They’re a hot-button political issue among San Francisco’s famously progressive residents, but the results of a newly-released survey reveal that the majority of the city’s residents actually support the private commuter buses that shuttle tech company workers to and from their Silicon Valley jobs.
The Bay Area Council, the self-described “voice of Bay Area business,” conducted a poll of 500 likely San Francisco voters to gauge their opinions of the controversial tech shuttles. Among the survey’s findings:
- 57 percent have a favorable view of the shuttles, compared to just 18 percent who said they view them unfavorably.
- 79 percent said that tech industry growth has been good for the Bay Area.
- 72 percent said they were in favor of a plan to charge shuttles on a cost-recovery basis to use public MUNI bus stops.
- 67 percent said they support allowing tech shuttles to use a limited number of bus stops, while 70 percent said they support letting the shuttles operate if they adhere to regulatory measures laid out in a city-approved pilot program.
- 84 percent said the shuttles get cars off the streets.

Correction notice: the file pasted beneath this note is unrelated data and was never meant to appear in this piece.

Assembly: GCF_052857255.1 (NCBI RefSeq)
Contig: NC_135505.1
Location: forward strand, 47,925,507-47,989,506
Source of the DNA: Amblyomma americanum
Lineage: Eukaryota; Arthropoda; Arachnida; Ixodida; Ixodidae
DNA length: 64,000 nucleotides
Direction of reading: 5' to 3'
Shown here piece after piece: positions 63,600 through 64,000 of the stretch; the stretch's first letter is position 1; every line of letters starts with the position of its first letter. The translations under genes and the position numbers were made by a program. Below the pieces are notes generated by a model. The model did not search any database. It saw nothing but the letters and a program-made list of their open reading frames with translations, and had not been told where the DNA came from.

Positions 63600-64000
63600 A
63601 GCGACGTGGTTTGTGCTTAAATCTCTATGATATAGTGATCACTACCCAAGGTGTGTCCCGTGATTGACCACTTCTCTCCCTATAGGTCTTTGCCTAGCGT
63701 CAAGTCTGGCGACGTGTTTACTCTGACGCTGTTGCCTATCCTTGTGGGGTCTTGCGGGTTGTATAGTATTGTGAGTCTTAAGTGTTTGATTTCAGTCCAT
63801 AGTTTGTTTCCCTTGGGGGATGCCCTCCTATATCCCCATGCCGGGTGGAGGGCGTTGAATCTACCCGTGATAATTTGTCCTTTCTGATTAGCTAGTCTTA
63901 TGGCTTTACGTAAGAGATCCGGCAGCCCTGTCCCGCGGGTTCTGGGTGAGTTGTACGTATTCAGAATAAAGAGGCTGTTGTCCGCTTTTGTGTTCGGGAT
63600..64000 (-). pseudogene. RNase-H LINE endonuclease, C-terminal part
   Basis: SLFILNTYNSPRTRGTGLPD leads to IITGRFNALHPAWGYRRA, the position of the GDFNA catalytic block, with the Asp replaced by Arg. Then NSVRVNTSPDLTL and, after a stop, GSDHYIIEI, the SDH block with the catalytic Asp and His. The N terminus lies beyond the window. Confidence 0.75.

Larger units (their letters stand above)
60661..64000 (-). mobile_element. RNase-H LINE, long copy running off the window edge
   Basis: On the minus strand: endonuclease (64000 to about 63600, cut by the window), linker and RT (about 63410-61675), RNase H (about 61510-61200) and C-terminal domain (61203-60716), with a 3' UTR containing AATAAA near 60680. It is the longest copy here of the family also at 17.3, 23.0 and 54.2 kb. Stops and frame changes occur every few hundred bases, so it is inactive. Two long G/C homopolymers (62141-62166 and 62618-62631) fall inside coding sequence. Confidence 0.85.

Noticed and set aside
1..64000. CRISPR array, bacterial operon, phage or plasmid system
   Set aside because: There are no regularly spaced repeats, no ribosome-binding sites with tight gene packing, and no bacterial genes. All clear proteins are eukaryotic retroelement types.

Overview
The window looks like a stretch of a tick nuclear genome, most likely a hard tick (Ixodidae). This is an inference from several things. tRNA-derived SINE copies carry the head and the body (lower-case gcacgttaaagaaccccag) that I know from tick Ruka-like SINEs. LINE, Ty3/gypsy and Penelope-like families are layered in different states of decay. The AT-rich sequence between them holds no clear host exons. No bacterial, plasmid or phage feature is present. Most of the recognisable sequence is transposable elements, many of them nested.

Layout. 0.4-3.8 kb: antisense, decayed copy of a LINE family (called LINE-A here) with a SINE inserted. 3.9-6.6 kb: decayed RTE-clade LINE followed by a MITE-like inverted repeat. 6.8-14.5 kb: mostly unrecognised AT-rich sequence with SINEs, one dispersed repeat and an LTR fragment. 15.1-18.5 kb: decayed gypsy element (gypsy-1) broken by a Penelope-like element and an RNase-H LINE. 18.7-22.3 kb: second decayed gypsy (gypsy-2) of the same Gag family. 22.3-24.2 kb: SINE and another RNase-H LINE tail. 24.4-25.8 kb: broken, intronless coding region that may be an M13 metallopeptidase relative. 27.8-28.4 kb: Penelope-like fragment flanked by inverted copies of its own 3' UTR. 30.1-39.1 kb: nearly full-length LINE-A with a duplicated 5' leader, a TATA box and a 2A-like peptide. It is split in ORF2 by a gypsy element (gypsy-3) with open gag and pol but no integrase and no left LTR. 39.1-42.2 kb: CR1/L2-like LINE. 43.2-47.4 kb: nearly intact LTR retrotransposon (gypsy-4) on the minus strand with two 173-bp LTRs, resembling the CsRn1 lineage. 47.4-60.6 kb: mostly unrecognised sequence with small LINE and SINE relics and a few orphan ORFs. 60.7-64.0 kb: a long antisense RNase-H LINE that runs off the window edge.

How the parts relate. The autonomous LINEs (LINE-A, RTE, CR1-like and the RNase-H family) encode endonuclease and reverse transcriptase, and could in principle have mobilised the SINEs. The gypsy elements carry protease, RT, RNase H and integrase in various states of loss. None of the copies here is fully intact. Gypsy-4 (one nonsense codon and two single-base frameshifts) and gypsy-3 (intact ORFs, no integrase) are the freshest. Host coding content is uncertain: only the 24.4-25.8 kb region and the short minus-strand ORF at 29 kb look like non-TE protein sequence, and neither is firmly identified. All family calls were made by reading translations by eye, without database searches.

- 81 percent said the shuttles encourage commuters to eschew automobiles in favor of more environmentally sound transportation.
The San Francisco Municipal Transportation Authority (SFMTA) estimates the tech shuttles result in 327,000 fewer single-passenger car trips and slash 11,000 tons of carbon emissions each year.
Still, many of the city’s more progressive residents continue to vehemently oppose the shuttles as they currently operate. There have been numerous protests against the buses, including some in which demonstrators physically blocked the vehicles from moving.
Critics decry the privatization of public space and claim the tech shuttles exacerbate economic inequality by driving up rental prices near stops. In a city where rental costs are the highest in the nation– the average one-bedroom rents for about $3,000 a month in the City by the Bay, rents have increased by as much as an additional 20 percent along Google bus routes, according to the activist group Eviction Free San Francisco.
The tech shuttles “embrace social stratification and alienation,” argued Michael Barnes, the former mayor of the neighboring suburb of Brisbane, in a San Francisco Chronicle op-ed.
Other city residents say they would support the tech shuttles if they were open to all or if they paid their “fair share” to use MUNI stops.
The debate continues, as does the number of Silicon Valley corporations dispatching shuttle buses to and from San Francisco.